Sebastian’s Remarkably Wonderful Brownies

Somehow, Dorie was correct. These brownies are both a bit fudgey and a bit cakey. Not one or the other fully, and yet they are delicious. They are not “traditional” tasting brownies, but they are good when you want brownies that are a little different. They aren’t more work than some other brownies, but they do require a mixer.

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Two Layer Cookies and Cream Chocolate Fudge

Do you know what helped get K interested in seeing me again after we started talking, but before we started dating? Discussion of how I make the best fudge in the world. It’s why I named my blog FudgingAhead. Now, I’m not saying I am really so awesome. I am saying that this recipe is awesome. There might be better tasting fudge out there. I doubt it, but it is possible. But, I doubt there is easier fudge that tastes as amazing as this. I’ve shared my recipe for fudge before, but this time I’ve switched it up a bit. I’ve made it into two layers, and changed the base chocolate layer a bit. I would say I’ve improved it. The top layer is another fudge recipe I used to make for my Oreo fan, but it is a bit on the sweet side. I like this two layer version because you get the sweetness tempered by a dark chocolate base.

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Almost-Fudge Gateau

My friend Lisa made a flourless (or almost flourless) chocolate cake for us and I loved it! It was not my first time having one of them, but this particular one was so fudgy. I was flipping through a cookbook later and came across this recipe. Even though it sounded pretty close to Lisa’s version, I still wanted to try it because apparently I really needed some fudgy chocolate cakes. This is full of chocolate, and I used extra dark when I made it, including some unsweetened chocolate.

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Oatmeal Fudge Bars

I think it’s pretty obvious to people who know me that I absolutely love chocolate. Last year when I was trying to lose a little weight I managed to go without it for a few days. The first day wasn’t a big deal, but boy was that second day horrible! After that, I was fine. I then gradually added treats back in. Of course, I’m back in almost full form. I made a chocolate chunk pie a little while ago (recipe coming soon) and I kept going back for more. I was almost relieved when it was finally gone so I wouldn’t be tempted by it anymore! When I made this I made sure to take 3/4 of it to work.

There is something about chocolate and oats that is a good combination. My friend Lisa made these bars with white chocolate and I loved them, even though I’m not always a white chocolate fan. So, feel free to make it with whatever chocolate you prefer. I was thinking I might even try two layers one time–one white, one chocolate–to see how it turns out. We each have a copy of the magazine this recipe came from (Cook’s Country Chocolate Desserts). I haven’t made anything else from it yet because it feels like I am getting a new cookbook each week I have to try! But, it definitely has some good-sounding recipes.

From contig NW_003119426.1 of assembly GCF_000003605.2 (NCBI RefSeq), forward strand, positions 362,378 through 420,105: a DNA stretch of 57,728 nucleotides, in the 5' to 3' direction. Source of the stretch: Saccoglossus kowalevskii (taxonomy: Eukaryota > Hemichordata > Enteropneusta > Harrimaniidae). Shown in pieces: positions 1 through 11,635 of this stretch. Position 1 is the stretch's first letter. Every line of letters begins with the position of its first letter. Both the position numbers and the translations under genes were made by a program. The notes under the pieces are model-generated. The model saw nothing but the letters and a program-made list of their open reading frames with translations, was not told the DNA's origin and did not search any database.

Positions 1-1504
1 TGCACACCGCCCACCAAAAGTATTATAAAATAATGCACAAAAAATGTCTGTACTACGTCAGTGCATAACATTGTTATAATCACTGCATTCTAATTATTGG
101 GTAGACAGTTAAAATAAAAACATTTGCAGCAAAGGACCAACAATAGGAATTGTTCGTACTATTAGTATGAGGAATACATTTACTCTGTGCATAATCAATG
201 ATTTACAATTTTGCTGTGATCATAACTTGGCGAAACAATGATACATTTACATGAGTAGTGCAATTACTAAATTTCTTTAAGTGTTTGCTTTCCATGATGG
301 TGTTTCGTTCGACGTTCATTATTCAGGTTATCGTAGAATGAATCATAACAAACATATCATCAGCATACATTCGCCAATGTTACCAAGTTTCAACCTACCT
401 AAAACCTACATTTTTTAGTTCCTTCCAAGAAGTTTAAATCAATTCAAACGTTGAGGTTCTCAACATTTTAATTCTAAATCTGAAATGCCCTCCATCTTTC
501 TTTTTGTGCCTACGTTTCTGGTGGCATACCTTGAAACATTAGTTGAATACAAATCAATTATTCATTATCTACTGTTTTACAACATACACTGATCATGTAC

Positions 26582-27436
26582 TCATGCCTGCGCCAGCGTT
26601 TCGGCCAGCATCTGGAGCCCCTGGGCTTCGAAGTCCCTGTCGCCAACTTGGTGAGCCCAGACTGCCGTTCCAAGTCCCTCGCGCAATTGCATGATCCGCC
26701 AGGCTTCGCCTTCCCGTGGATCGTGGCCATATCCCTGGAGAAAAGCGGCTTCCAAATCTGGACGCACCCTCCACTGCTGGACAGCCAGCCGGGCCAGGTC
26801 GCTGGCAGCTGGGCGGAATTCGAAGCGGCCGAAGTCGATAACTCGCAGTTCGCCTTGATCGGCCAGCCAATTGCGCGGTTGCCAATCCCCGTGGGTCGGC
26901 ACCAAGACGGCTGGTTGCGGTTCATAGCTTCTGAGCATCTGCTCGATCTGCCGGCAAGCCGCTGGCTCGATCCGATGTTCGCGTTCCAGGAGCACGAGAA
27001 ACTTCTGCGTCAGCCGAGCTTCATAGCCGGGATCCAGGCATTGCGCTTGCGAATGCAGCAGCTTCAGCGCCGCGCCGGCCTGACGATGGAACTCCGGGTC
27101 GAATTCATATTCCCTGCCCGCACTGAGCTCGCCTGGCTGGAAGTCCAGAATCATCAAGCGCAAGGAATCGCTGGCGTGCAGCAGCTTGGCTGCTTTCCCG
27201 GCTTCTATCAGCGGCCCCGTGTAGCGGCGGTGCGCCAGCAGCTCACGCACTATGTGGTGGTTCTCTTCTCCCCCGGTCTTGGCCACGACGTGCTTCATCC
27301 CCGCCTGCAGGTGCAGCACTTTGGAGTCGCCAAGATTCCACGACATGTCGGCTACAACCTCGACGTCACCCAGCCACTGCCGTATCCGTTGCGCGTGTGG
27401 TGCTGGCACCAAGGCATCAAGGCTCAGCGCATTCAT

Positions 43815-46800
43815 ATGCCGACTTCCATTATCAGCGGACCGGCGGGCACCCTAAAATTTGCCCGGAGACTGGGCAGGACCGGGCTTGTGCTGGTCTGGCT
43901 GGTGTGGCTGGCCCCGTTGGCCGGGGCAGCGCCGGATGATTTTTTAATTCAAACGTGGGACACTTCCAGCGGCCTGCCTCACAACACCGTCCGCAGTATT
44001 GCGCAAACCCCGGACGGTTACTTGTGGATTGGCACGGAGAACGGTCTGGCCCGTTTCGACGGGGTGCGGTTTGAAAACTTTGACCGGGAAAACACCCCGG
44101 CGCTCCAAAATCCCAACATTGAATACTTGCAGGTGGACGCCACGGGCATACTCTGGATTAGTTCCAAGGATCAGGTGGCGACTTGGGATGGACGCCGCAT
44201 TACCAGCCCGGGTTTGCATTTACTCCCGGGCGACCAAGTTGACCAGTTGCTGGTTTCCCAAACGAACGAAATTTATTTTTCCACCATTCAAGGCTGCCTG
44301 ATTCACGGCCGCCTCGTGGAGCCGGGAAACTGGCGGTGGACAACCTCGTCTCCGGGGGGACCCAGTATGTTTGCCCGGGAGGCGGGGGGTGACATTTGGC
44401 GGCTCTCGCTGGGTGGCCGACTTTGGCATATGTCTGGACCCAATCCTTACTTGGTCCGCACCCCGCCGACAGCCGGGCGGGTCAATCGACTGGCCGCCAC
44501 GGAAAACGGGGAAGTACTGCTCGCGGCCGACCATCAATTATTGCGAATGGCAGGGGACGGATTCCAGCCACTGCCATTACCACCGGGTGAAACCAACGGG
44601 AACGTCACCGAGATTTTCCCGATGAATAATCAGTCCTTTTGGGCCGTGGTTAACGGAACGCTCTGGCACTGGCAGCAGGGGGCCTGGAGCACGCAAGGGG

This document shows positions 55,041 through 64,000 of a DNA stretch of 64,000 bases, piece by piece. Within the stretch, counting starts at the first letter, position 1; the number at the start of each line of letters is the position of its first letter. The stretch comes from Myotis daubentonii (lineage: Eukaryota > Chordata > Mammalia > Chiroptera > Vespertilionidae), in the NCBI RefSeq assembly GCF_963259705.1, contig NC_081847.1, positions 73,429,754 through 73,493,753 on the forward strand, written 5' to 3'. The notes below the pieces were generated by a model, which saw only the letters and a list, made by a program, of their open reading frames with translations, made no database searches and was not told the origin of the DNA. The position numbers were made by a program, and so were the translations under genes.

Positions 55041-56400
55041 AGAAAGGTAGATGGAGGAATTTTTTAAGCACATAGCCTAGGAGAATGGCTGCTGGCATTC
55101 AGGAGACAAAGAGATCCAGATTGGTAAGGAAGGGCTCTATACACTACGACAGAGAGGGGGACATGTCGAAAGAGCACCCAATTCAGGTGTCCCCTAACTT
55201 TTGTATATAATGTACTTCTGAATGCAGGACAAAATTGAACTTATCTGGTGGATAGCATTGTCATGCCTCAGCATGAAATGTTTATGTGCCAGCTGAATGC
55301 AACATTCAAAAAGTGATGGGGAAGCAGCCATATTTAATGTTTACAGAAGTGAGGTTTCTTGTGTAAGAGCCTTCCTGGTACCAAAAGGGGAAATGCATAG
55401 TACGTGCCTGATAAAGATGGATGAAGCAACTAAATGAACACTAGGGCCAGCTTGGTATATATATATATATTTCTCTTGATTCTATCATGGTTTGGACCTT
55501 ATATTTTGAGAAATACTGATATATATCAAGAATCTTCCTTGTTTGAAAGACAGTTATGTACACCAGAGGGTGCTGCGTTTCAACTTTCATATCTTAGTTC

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Forging–or Fudging–Ahead!

I am beginning this blog with the hope of chronicling recipes I have made that are hits and also some of the misses.  It will be nice to look back and remember both the progress and the fun in making new things.  My husband K and I both like to cook, although I think I am a bit more obsessive about food than he is.  We started dating after I shared some fudge I had made with him–I had of course prefaced the tasty treat by telling him a day earlier that it was the best fudge in the world.  It was a recipe I had learned in college and continued making for years winning many fans.  No one seemed to care that it was simple, they just knew it was tasty.

The recipe comes from my Better Homes and Gardens cookbook.  They had a fancy fudge recipe and a simple, fast, and “healthier” fudge recipe, so I of course went for the latter.  All you do is take …

  • A can of sweetened condensed milk
  • One ounce of unsweetened chocolate
  • One bag of semi-sweet chocolate chips
and melt them together over low heat in a small saucepan until nice and smooth, stirring constantly with a wooden spoon or heat resistant spatula.  Then, turn off the heat, and add any mix-ins, including vanilla extract and marshmallows/nuts/etc. Spread the fudge into a foil-lined 8×8 pan and let it sit out until cooled. You can chill it, but then the chocolate gets the untempered-look.
See how easy?
I gave the recipe out countless times, but people didn’t want to make it, just eat it.  I can’t say I blame them, but there came a time when I was tired of making fudge and wanted to move on to fancier things.
Since then, my cooking repertoire has extended past basic American and Italian into Chinese (thanks to my in-laws), Indian, and “Mexican” (not really authentic, but tasty!).
If you aren’t bored yet, I promise to include pretty, or at least useful, pictures and some advice to avoid any pitfalls (or advice for ways of saving the result after you messed up!).

For starters . . . my sunken middles

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became a yummy strawberry cake with (almost) no evidence of the middle at all!
I look forward to sharing more stories and food with anyone interested in following along.